[LEAPSECS] Possible outcomes ?
seaman at noao.edu
Wed Aug 14 02:17:13 EDT 2013
On Aug 13, 2013, at 7:25 PM, Warner Losh <imp at bsdimp.com> wrote:
> You take Poul too literally. By "astronomer" he means anything that points a telescope, or other such-like device. Astronautical seems to fit that bill...
Such-like devices as communications satellites, weather satellites, earth resources satellites, military and intelligence spacecraft - and yes, space telescopes and other science missions? Both astronautical and ground-based platforms (including ground-based on Mars :-) need to navigate. Such projects have naturally assumed that UTC would remain a type of Universal Time, and hence a close approximation to Greenwich Mean Time.
Navigation includes the operational workflow for the GPS satellites themselves:
Not to mention shipping and aviation - the first "A" in NASA is "Aeronautics". These are multi (x100) billion dollar industries that Poul is not taking literally.
> One could punt to the politicians, and then it becomes a once a century change to the timezones, which is in the noise as far as time zone changes go...
The fatal weaknesses of the kaleidoscopically shifting timezone scheme have been discussed here before, but "once a century" is a particularly naive notion. Rather than some imagined lock-step shift negotiated with statesmanlike aplomb, different localities would be toggling back-and-forth relative to each other subverting any pretense of keeping track of the changes. Not to mention that only a tiny fraction of the world's population lives in places whose politicians have any prior experience with DST changes.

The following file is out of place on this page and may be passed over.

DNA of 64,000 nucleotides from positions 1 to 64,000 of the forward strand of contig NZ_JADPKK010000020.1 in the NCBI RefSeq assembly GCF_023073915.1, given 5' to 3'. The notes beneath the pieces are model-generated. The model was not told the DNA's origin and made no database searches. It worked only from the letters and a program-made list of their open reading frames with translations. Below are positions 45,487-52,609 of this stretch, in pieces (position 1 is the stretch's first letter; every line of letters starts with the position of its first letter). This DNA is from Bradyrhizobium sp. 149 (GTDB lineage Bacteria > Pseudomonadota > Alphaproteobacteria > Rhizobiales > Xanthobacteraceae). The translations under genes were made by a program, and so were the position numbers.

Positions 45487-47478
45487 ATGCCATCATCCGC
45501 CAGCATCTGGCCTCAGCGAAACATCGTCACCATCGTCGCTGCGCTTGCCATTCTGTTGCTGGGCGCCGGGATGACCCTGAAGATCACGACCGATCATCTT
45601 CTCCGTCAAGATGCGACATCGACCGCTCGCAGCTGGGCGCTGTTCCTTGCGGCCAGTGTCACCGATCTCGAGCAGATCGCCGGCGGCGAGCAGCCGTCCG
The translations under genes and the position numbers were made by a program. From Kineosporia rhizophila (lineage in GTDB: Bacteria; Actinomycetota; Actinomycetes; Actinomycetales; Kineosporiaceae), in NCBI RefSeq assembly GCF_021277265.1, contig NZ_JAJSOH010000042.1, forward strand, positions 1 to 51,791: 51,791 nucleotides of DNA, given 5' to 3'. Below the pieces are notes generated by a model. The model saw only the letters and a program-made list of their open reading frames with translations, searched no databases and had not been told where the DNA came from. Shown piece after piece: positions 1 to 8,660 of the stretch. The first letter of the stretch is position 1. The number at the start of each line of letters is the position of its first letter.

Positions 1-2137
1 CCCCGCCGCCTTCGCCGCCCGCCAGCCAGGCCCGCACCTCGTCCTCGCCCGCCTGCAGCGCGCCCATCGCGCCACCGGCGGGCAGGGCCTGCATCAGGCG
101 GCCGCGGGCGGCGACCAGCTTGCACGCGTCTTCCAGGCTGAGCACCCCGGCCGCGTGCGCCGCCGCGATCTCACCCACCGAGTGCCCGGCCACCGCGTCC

And then there's the question of whether the local populations would go along with their politicians in the first place:
>> It is significant that even you are saying we have 200 years to sort this out. Simple prudence suggests testing assertions from the several parties *before* making changes.
> While that sounds good in theory, leap seconds were rushed into production originally. We've already debated how to fix leap seconds for much longer than the original debate to establish them...
I have never debated "fixing leap seconds" since I don't believe they are broken. By all means let's continue debating various ways of improving civil timekeeping. But improving timekeeping is the furthest thing from the proposal in front of the ITU-R, and its authors have never participated in the debate.
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